Rooster Booster also lined up at the 2003 Cheltenham Festival, and took the hurdling crown, the Champion Hurdle. His jockey, Richard Johnson, is the most successful rider in the International Hurdle with six successes, having also partnered Relkeel to victory in 1999 and 1997, Detroit City in 2006, Menorah in 2010 and The New One in 2016. Jamie Osborne and Andy Turnell, now trainers, both enjoyed three victories in the race. Rooster Booster returned to Prestbury Park for the next two renewals of the International Hurdle, running a close fifth behind the Paul Nicholls-trained Rigmarole in 2003 and fourth to Back In Front a year later.

Edward O’Grady’s Back In Front – the second Irish-trained winner of the race after the Jim Bolger-trained Condor Pan in 1988 – was a four-length winner in 2004 under Davy Russell, from subsequent three-time Ladbrokes World Hurdle winner Inglis Drever.

Harchibald, runner-up in the 2005 Champion Hurdle, made it two winners in two years for the Irish with a classy performance in 2005. Noel Meade’s star hurdler travelled brilliantly under Paul Carberry, and despite finding trouble approaching the last flight, picked up in tremendous style to be the decisive winner from Intersky Falcon.

Detroit City was the victorious horse in 2006, coming home a length in front of the 2004 and 2005 Champion Hurdle victor Hardy Eustace. Something of a Cheltenham specialist, having also won the Triumph Hurdle and the Greatwood Hurdle at the course in 2006, the Philip Hobbs-trained gelding disappointed when sixth in the 2007 Champion Hurdle after being sent off the 6/4 favourite.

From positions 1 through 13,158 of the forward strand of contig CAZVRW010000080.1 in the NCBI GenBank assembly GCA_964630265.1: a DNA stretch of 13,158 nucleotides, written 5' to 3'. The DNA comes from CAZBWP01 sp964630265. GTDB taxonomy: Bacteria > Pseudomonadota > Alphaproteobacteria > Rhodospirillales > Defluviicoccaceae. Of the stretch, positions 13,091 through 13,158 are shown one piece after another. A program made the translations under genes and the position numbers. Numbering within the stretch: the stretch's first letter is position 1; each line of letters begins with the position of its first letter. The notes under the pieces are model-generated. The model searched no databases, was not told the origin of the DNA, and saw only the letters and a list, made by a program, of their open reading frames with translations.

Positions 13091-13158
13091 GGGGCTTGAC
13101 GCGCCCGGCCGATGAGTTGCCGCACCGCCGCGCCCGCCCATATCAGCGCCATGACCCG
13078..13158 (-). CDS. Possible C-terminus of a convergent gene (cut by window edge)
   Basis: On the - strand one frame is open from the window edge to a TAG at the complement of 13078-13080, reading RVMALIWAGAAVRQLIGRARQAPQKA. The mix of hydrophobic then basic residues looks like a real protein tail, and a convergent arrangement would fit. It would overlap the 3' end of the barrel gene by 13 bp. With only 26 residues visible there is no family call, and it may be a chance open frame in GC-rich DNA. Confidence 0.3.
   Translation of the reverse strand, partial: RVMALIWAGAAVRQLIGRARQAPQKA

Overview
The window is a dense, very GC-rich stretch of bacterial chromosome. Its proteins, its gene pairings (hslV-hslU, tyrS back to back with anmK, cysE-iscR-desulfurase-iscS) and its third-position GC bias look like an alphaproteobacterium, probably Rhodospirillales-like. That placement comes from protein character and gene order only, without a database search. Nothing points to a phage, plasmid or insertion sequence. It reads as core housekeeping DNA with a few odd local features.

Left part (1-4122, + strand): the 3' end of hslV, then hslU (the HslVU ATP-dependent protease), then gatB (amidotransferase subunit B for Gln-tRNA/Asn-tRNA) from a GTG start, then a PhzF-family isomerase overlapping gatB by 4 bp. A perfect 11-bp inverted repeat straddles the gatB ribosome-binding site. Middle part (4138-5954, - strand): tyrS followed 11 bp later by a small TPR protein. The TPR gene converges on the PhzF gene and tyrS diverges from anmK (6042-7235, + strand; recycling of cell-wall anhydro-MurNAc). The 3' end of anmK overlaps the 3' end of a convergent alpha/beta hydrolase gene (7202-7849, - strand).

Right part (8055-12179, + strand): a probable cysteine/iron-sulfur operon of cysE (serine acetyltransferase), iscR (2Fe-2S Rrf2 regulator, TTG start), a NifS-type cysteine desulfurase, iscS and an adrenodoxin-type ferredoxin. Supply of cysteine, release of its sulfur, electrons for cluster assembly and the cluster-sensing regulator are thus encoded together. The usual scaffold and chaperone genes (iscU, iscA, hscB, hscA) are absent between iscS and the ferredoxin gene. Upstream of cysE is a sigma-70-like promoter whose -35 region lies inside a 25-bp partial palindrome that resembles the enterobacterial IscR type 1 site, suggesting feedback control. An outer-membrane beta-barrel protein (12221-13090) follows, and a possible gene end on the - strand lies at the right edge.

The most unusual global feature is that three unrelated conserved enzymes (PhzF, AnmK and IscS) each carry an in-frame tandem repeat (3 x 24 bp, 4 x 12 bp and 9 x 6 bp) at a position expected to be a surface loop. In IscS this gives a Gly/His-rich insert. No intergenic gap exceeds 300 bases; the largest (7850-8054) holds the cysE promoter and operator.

The International Hurdle proved a great guide to the Champion Hurdle in 2007. The David Pipe-trained Osana, in receipt of 4lb, prevailed by eight lengths from Katchit in the December contest. The pair re-opposed in the Champion Hurdle in March, 2008, when Katchit got the better of his conqueror by a length.

In 2008, waterlogging prevented the International Hurdle from taking place at Cheltenham, but the race was re-scheduled at Ascot the following weekend. Binocular, who had finished runner-up in the 2008 Supreme Novices’ Hurdle at The Festival, prevailed by four and a half lengths from Celestial Halo, who had taken the previous season’s Triumph Hurdle. Chomba Womba finished third with the 2008 Champion Hurdle victor Katchit fourth and Crack Away Jack sixth.

Binocular went straight to the Champion Hurdle, where he started the 6/4 favourite and finished a close third behind stablemate Punjabi. Celestial Halo took second in the Champion Hurdle with Crack Away Jack fourth.

Celestial Halo also filled the runner-up spot in 2009, coming home two and a quarter lengths behind the victorious Khyber Kim. The winner had already triumphed in the Greatwood Hurdle at The Open (now the November Meeting) the previous month and returned to Cheltenham in March to take second behind Binocular in the Champion Hurdle at The Festival before ending his season with a deserved Grade One success in the Aintree Hurdle.

Nicky Henderson added to his win with Geos (2000) and Binocular (2008), with Grandouet (2011), My Tent Or Yours (2017), Brain Power (2018), and Call Me Lord (2019) – making him the most successful trainer for the International Hurdle.

Paul Nicholls trained winners Zarkandar (2012) and Old Guard (2015), while Nigel Twiston-Davies saw The New One (pictured top) equal the record for most successful horse with three wins – in 2013, 2014, and 2016. (The other two horses with three wins are Birds Nest – 1977, 1978, 1980; and Relkeel – 1997, 1998, 1999.)

Photo: The New One courtesy of Ian Yates